The case of the parents riding with a three-year old shows how nonsensical a blanket citiwide prohibition against sidewalk cycling is. Suppose parents want to ride with small children and there are no protected bike lanes or bike paths? There’s the option of all of them riding in the street, which is not a good idea for inexperienced small children. Or the parents can ride in the street and the child on the sidewalk, often with a row of parked cars separating them. The third option, namely all three riding on the sidewalk, is probably the best from a safety point of view, but now the parents are subject to a summons. In the outer boroughs especially where the sidewalks are often nearly empty, it makes no sense for sidewalk cycling to be illegal. This is a Manhattan-centric law which really should only apply to the Manhattan CBD and/or similarly congested small portions of the outer boroughs.

  • Ben from Bed stuy

    Sometimes, when I am biking and a cop car is blocking the bike lane, I say, “Officer, you are blocking the bike lane” as I slowly pass. Other times, I keep my mouth shut because it seems risky to antagonize the cop towards me specifically or cyclists in general. That said, let’s all start riding with our camera phones or helmet cameras at the ready and take pictures of cops creating dangerous situations. Then, when we go to a precinct meeting, we can bring photo evidence.
    One other point that bears mentioning – if it is a regular practice for cops to park their cars in bike lanes (and we know it is) does anyone wonder why so many regular citizens do that as well? I’d like to see more cops leading by example rather than endangering those citizens they are meant to protect and serve.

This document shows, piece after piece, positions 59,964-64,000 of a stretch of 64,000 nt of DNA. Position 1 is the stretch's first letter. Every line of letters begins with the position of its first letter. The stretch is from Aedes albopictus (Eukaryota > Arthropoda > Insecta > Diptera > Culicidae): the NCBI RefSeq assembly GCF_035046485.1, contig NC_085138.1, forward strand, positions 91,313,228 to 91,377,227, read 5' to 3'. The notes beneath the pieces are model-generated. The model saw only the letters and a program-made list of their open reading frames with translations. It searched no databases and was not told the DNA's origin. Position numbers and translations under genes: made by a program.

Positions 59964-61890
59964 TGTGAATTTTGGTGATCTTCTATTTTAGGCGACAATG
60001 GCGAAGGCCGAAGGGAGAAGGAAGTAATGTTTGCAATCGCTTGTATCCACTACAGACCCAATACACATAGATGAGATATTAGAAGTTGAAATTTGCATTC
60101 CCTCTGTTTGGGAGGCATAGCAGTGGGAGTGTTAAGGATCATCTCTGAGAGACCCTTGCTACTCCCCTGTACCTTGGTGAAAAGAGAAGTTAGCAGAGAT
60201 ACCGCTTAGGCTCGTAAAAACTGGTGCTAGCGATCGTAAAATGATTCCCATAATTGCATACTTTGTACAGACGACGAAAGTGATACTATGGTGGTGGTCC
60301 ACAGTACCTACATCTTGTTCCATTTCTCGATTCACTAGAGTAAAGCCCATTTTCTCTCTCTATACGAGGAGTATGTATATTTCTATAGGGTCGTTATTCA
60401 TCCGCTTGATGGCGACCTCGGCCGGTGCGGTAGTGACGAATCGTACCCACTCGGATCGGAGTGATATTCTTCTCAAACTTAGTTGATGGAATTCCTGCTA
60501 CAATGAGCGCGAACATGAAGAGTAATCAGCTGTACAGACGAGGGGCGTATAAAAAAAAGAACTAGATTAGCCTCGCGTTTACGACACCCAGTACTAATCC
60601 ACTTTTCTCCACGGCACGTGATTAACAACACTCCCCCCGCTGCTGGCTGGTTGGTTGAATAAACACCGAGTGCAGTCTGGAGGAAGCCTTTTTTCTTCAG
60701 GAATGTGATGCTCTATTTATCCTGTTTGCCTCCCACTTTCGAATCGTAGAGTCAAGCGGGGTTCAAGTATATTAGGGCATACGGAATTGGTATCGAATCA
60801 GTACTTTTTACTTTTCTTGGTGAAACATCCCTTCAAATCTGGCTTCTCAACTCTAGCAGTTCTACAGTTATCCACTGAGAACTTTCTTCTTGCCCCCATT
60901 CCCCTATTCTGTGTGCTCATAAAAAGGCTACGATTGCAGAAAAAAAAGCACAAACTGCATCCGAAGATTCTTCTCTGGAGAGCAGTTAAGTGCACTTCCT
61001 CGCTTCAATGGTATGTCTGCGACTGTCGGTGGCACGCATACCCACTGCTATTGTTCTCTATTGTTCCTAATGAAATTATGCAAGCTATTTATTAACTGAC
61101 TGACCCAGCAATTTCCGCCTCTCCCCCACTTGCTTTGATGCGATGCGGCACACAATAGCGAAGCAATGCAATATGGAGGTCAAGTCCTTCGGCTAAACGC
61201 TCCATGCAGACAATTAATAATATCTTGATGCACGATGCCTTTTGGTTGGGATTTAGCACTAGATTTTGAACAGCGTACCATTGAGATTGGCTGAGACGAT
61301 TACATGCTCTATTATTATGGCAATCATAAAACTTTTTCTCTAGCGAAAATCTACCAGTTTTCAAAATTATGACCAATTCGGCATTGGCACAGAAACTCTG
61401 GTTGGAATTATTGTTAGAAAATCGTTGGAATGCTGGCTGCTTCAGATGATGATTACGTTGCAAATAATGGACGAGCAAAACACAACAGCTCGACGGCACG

• KillMoto

    NYPD is so specialized.  They have a crack squad of elite 19 elite detectives trained to investigate whether a vehicular manslaughter is an accident, or a crime.  

    Why then do they allow plain old motorized patrol officers to issue tickets to cyclists?  What cycling specific training have they received?  NYPD mechanized patrol officers should be required to stick to motor vehicle violations (preventing and citing same, not perpetrating them).  Bicycle police should be the only force qualified to issue cyclist citations.  

    The victims of this illegal police harassment can sue the city – if even only in small claims court – and compel a change.  

    Write your city council rep and demand a change!

  • Anonymous

    You don’t need to take your camera far to find police vehicles blocking a bike lane. Just go to any precinct that’s close to a bike lane. Police precincts always seem to be surrounded by double or even triple-parked police vehicles. Sometimes I see one parked on the sidewalk, another on parking lane, and a third one on the bike lane!

  • The Truth

    @2555783a6f62598b6aadd2d882a4830f:disqus while this is an unacceptable practice from the NYPD, creating a hazard for no legitimate public safety purpose, an entrapment defense cannot stand up.
    To constitute entrapment, the guilty person cannot be predisposed to breaking the law.  If they chose to ride on the sidewalk in front of a police officer, when a legal option was readily available, there is no way they will ever clear the predisposition hurdle.  They would have ridden on the sidewalk when eventually confronted with a non-NYPD vehicle blocking the bike lane.

  • Joe R.